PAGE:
Given that the User Story we are carrying over is partially complete, how do we estimate for it correctly in the next Sprint Planning session?
I don't think options A through C are good, mainly because what (I think) should be most important regarding a team's velocity is it's average velocity and not whether the velocity of any given sprint went up or down.
When a user story is defined, it should have acceptance criteria. If anything in the acceptance criteria is not done, then the team simply does not earn any of the points. If the story is done-done (i.e. coded, tested, and accepted by the P.O.) then the team gets all the points.
This works well when the team is focused on its average velocity rather than on a given sprint's velocity.
Like M. Cohn in his book, I tend to have a preference for an all-or-nothing scenario. After all, trying to estimate whether you've completed 5 points out of an 8 point story, or maybe just 6 or 7 is just going to end up being another guessing game... and don't forget that you already got the initial estimate way off. It's probably better to just go with the simplest method and when get all the points after it has really been completed.
Quoting M. Cohn from his book¹ (my emphasis):
I’m generally in favor of an all-or-nothing stance toward counting velocity: if a story is done (coded, tested, and accepted by the product owner), the team earns all the points, but if anything on the story isn’t done, they earn nothing. At the end of an iteration, this is the easiest case to assess: If everything is done, they get all the points; if anything is missing, they get no points. If the team is likely to take on the remaining portion of the story in the next iteration, this works well. Their velocity in the first iteration is a bit lower than expected because they got no credit for partially completing a story. In the second iteration, however, their velocity will be higher than expected because they’ll get all of the points, even though some work had been completed prior to the start of the iteration. This works well as long as everyone remembers that we’re mostly interested in the team’s average velocity over time, not in whether velocity jumped up or down in a given iteration.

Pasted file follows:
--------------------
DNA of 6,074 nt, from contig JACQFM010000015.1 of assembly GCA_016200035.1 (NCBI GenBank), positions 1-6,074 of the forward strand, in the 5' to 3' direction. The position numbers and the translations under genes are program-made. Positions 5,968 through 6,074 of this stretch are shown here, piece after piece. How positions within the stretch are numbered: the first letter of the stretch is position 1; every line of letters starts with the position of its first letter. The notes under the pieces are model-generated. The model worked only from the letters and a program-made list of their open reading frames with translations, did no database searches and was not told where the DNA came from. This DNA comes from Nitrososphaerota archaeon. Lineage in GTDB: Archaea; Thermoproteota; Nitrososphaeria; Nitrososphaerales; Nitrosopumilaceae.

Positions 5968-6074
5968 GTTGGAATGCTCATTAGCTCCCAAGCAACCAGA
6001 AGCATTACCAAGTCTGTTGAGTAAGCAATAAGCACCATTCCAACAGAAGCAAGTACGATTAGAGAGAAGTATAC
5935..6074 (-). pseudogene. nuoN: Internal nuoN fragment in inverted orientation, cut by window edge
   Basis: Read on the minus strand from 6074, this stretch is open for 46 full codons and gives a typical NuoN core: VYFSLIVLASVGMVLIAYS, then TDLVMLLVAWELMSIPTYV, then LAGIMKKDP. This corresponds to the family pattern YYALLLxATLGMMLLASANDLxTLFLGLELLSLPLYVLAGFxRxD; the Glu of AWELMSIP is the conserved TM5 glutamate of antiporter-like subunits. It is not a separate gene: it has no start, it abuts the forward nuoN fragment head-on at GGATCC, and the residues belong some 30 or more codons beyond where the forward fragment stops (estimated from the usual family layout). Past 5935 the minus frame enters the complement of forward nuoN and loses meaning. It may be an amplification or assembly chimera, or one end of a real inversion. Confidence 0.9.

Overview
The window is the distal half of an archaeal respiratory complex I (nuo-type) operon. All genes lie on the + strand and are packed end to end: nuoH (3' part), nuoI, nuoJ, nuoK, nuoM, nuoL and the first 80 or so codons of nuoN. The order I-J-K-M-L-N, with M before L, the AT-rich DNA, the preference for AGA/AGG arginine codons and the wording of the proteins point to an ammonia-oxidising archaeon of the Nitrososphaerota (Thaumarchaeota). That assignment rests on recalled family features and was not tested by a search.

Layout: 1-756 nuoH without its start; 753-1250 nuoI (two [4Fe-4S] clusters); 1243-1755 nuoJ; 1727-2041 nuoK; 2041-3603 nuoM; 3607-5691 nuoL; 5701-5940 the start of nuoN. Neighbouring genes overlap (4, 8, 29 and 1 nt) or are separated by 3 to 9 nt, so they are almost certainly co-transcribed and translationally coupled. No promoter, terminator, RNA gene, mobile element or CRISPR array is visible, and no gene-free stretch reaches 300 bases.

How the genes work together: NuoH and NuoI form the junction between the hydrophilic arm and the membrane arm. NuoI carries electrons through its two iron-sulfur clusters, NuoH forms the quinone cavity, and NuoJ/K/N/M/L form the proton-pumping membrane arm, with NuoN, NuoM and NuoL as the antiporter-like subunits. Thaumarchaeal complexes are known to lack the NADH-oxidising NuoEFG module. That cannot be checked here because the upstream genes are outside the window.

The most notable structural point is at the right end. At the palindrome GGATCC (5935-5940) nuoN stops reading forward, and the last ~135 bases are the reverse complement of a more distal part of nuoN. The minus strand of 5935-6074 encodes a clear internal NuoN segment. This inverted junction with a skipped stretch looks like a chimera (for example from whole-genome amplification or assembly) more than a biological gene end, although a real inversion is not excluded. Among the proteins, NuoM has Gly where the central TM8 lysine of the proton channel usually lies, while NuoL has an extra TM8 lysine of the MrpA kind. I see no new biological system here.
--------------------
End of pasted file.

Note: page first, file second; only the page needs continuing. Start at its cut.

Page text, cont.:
¹ Agile Estimation and Planning, Re-Estimating Partially Completed Stories, p.66
My team had previously attempted to assign partial points, despite some objections, and I don't think it worked well at all. (We don't do it anymore...go figure) This is especially the case because stories are supposed to get estimated as a team, yet if only one person is working on it, it'll be more difficult for the team to know how much an individual has actually completed. Agile is more interested in a team's average velocity rather than on how "nice" a particular sprint looks.
That being said, the author does mention that assigning partial points can be considered if the team is unlikely to tackle the remaining work in the next iteration. In this case, the team would estimate the work that remains and break it down into new user stories with whatever size they feel they should have. As the author mentions²:
The combined estimates would not need to equal the original estimate...
² Ditto, p.66
The better recommendation for the team is to break stories down to a sufficiently small size to avoid this kind of problem³:
However, the two best solutions to allocating points for incomplete stories are not to have any incomplete stories and to use sufficiently small stories that partial credit isn’t an issue.
³ Ditto, p.67
Hope this helps.